I recently read Sam Harris’s short e-book Lying (my first book by Harris; I’ve never read the atheist tracts that made him famous). The message: Lying is wrong, and the exceptions to that precept are about as rare, and about as relevant to most people’s everyday life, as the exceptions to “Thou shalt not kill.”
It’s an attractive principle, and one that I very much wanted to agree with, but Harris’s book nevertheless left me with a few major reservations.
Overall, Harris makes a compelling case against the telling of so-called white lies, but they still seem necessary in some cases.
For example, Harris tells the story of a couple who had invited some guests to stay at their house for a week. The husband, Daniel, didn’t really like one of the guests and had tried to argue his wife out of the idea of inviting them, but had in the end relented. When the unwelcome guest arrived, Daniel greeted him with, “It’s great to see you. We love having you here” — only to have his young daughter, who had overheard him arguing with his wife, blurt out, “But, Dad, you said you didn’t want them to stay with us.” Daniel of course denied having said any such thing, but the damage had been done and the entire week was extremely awkward.
The source of Daniel’s problem certainly seems to be that he incautiously spoke the truth in front of his daughter, who then repeated that truth in front of his guest — but, incredibly, Harris presents Daniel’s story as a cautionary tale against lying! He concludes the anecdote with this moral: “A wasteland of embarrassment and social upheaval can be neatly avoided by following a single precept in life: Do not lie.”
So what would Harris have had Daniel do? Should he have greeted his unwelcome guest coolly or even hostilely in the name of honesty? When his daughter let the truth slip, should he have said, “That’s right, honey. I didn’t want them to stay with us, but your mother insisted”? Such behavior could hardly have made things any less awkward. Should he have concealed his dislike of the guest entirely, lying even to his wife and daughter? Harris would obviously find that unacceptable.
I suppose Daniel’s real mistake was allowing his wife to win the argument in the first place. People who want to be both honest and polite should never allow anyone to set foot in their house whom they are not literally delighted to see.
The behavior of Daniel’s daughter also raises another issue. The decision to either lie or tell the truth is not always a strictly personal one, because the information you share is rarely ever just your information. Suppose that, rather than being a little child who didn’t know any better, Daniel’s daughter had been an adult consciously following principles like Harris’s. Would it have been morally justifiable for her to tell a truth about her father which her father himself was unwilling to tell?
One of the points Harris makes is that lying is a violation of the autonomy of the person being lied to; the liar presumes to decide what another person should and should not be allowed to know. But telling the truth about another person against that person’s will also seems to be a violation of autonomy.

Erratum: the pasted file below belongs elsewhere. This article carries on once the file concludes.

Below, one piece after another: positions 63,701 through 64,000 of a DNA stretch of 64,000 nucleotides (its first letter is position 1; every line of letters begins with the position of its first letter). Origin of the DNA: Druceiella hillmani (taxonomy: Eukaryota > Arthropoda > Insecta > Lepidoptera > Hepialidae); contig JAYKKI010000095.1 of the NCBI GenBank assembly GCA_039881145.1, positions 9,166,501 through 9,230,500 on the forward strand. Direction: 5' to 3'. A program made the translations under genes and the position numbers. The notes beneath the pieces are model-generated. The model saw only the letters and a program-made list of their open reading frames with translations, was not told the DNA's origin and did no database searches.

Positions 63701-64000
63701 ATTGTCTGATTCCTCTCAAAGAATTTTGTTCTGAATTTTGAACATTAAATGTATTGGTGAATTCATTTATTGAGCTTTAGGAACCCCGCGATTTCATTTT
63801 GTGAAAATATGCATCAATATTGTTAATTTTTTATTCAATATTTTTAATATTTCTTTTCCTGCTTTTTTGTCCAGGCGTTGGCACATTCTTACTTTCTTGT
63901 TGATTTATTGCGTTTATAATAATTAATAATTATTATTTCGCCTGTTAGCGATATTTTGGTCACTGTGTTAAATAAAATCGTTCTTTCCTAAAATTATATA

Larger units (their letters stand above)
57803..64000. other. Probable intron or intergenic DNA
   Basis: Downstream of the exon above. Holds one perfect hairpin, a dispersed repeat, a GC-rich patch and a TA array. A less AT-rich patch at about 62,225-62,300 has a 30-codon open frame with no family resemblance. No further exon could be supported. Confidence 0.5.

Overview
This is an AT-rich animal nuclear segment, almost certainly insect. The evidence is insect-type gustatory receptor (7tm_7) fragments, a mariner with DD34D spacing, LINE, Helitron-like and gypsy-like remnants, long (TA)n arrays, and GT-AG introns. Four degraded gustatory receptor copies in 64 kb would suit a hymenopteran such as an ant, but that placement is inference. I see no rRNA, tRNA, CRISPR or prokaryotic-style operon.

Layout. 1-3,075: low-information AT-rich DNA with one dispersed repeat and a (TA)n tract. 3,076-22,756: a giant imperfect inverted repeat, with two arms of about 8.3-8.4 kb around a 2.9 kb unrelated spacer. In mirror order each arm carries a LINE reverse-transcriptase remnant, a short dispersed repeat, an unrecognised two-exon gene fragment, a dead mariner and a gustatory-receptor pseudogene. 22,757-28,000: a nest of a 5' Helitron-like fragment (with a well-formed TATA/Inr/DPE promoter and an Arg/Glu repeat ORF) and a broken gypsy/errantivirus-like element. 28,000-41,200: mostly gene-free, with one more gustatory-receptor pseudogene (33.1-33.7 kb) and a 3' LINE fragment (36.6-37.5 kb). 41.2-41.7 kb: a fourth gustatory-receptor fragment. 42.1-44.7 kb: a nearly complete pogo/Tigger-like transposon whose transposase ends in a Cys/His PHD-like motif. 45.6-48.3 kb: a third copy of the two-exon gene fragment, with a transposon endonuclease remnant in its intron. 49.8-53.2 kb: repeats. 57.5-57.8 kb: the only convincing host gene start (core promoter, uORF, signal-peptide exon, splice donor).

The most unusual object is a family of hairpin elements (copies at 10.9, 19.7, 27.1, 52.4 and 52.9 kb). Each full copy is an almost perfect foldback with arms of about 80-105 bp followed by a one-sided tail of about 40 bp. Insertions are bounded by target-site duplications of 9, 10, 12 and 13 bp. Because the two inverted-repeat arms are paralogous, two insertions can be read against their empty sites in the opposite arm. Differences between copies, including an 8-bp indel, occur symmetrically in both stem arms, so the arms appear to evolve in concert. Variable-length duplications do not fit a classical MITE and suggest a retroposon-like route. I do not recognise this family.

To take an everyday example, say you answer your home phone, and the person on the other end (Bob, let’s say) asks if one of your family members (Alice) is there. Alice says, “Is that Bob? Tell him I’m not here!” Whether or not you approve of Alice’s lie, what should you do in such a situation? You could lie to Bob as instructed (or use some other lie, like “She can’t come to the phone right now”), you could do your best to repeat Alice’s lie without lying yourself (à la Jeeves: “Mr. Wooster asked me to say that he has gone to Switzerland”), or you could be bluntly honest and say something like, “Yes, she’s here, but she doesn’t want to talk to you.” The first option wrongs Bob, the third wrongs Alice, and the second will be functionally equivalent to one of the other two, depending on how bright Bob is.
In such situations — and they come up all the time — it’s not at all clear that honesty should always trump all other considerations.
Another potential problem is that strict honesty about your own uncharitable thoughts, bad habits, etc., may encourage those thoughts and habits. Giving voice to bad thoughts doesn’t “release” them; it reinforces them. Brigham Young put it well:
Let not thy tongue give utterance to the evil that is in thine heart, but command thy tongue to be silent until good shall prevail over the evil, until thy wrath has passed away and the good Spirit shall move thy tongue to blessings and words of kindness. So far I believe in being a hypocrite. This is practical with me. When my feelings are aroused to anger by the ill-doings of others, I hold them as I would a wild horse, and I gain the victory.
So far I think I believe in being a hypocrite, too. If hypocrisy is the homage vice pays to virtue (as La Rouchefoucauld said), then perfect honesty is a refusal to pay that homage. For those of us who have not yet achieved sainthood, unconditional honesty entails shamelessness. If someone asks me what I think of a particular person, and I say, “I fantasize about having sex with her” or “I hate his guts and hope he dies a horrible death,” the implicit message I am sending, both to my interlocutor and to myself, is that there is nothing wrong with harboring such feelings. A too ready honesty about unworthy thoughts and deeds conveys and reinforces an attitude of moral nonchalance. (Even by writing those as examples of thoughts an ordinary person might often have, I convey such an attitude.)
Having said all that, though, I still find myself wanting to agree with Harris and feeling that absolute honesty is indeed a virtue worth striving for. I hope to find some way of addressing the above concerns within the framework of honesty.